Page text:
Cold sores are usually mild and clear up without treatment. They can sometimes become infected with bacteria, especially if you touch or pick them with your hands. However, they can cause more serious problems in someone with a weakened immune system, such as after chemotherapy or due to HIV infection. These people may need treatment with antiviral tablets.
Very rarely, facial cold sores are caused by the herpes simplex type 2 virus, which is responsible for genital herpes.
See Your Pharmacist or Medical Professional
- if the cold sore is in or near your eyes
- if the cold sore is in your mouth, on your hands or in your genital area
- if the cold sore is larger than a 10 cent piece
- if you also have a fever and feel tired
- if it is a child who is affected. Cold sores are not commonly seen in children, and it may be another condition such as impetigo
- if there is pus, redness and swelling in or around the cold sore
- if the cold sore has not healed after 14 days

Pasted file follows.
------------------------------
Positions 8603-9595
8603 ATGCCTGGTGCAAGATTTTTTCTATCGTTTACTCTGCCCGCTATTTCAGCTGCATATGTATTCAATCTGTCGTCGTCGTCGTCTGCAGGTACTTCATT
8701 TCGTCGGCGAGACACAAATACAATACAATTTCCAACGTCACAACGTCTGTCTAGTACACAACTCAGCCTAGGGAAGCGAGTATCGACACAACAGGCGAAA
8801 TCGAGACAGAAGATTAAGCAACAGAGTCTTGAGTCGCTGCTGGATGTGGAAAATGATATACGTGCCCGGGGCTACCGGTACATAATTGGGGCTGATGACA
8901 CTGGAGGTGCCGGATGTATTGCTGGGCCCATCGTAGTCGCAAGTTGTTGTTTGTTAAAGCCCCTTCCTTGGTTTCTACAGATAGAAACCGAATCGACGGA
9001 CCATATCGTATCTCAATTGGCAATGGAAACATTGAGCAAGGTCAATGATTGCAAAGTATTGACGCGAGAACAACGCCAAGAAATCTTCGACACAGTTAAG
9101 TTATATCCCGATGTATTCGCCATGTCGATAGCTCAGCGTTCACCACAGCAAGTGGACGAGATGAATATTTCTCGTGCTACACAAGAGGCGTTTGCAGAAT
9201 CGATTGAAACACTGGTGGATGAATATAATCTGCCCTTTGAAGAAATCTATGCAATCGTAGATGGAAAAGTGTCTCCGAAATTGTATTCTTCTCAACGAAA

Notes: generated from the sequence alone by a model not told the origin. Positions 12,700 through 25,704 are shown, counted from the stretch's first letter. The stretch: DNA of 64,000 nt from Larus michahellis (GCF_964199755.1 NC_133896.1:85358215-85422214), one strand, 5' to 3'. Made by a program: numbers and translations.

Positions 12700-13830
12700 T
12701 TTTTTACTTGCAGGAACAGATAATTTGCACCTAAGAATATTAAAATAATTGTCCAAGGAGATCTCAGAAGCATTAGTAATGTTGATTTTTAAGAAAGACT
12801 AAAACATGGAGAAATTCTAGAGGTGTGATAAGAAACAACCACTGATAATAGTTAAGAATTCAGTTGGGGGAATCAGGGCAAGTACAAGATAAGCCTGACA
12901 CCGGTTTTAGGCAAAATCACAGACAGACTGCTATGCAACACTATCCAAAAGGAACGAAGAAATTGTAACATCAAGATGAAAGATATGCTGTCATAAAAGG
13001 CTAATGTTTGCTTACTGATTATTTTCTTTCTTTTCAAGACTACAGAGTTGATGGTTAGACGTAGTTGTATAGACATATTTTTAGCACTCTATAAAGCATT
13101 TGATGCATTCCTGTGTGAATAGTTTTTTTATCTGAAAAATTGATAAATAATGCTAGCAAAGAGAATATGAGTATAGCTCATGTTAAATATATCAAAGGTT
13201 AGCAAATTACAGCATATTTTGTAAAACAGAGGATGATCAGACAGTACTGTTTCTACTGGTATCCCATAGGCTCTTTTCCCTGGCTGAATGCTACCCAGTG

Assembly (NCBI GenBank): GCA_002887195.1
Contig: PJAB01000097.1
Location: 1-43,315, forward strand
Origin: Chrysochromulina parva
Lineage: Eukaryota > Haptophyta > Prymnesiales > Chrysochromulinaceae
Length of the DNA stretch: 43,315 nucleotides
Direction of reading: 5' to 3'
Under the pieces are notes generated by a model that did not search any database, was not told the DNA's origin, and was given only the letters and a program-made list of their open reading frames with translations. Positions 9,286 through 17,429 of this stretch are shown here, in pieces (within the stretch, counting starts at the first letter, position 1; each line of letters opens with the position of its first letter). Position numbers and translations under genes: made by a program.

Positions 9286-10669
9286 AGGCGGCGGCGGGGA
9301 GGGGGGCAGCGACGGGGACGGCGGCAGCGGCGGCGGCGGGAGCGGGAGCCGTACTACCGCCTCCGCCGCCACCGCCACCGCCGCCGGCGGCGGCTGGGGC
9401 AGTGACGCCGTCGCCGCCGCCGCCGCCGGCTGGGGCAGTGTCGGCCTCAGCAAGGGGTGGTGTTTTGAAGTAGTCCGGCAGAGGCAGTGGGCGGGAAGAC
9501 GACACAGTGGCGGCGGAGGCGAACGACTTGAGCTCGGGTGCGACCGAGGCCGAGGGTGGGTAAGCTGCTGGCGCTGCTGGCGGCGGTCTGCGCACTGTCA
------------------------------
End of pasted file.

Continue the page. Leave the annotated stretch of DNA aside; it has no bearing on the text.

- if you suffer from cold sores frequently
- if you have a weakened immune system
- treat the cold sore early; have treatment ready to use at the first tingle
- use sunscreen on the affected area if you find the virus is reactivated by sun exposure
- wash your hands before and after touching the cold sore, or applying cream to it
- be especially careful to avoid spreading the cold sore to your eyes
- avoid kissing or sharing towels, face flannels or eating and drinking utensils
- do not share your cold sore cream with other people
- do not pick the scab off; this may cause infection or scarring
- if you are pregnant or breastfeeding not all products will be suitable; check with your pharmacist
e.g. aciclovir (Blistex Antiviral Cold Sore Cream (New Formulation), Nyal Antiviral Cold Sore Cream, Zovirax Cold Sore Cream), povidone iodine (Betadine Cold Sore Ointment and Betadine Cold Sore Paint Pain Relief Formula (Lotion)), idoxuridine + lignocaine + benzalkonium chloride (Virasolve)
- aciclovir-containing products are effective treatments for cold sores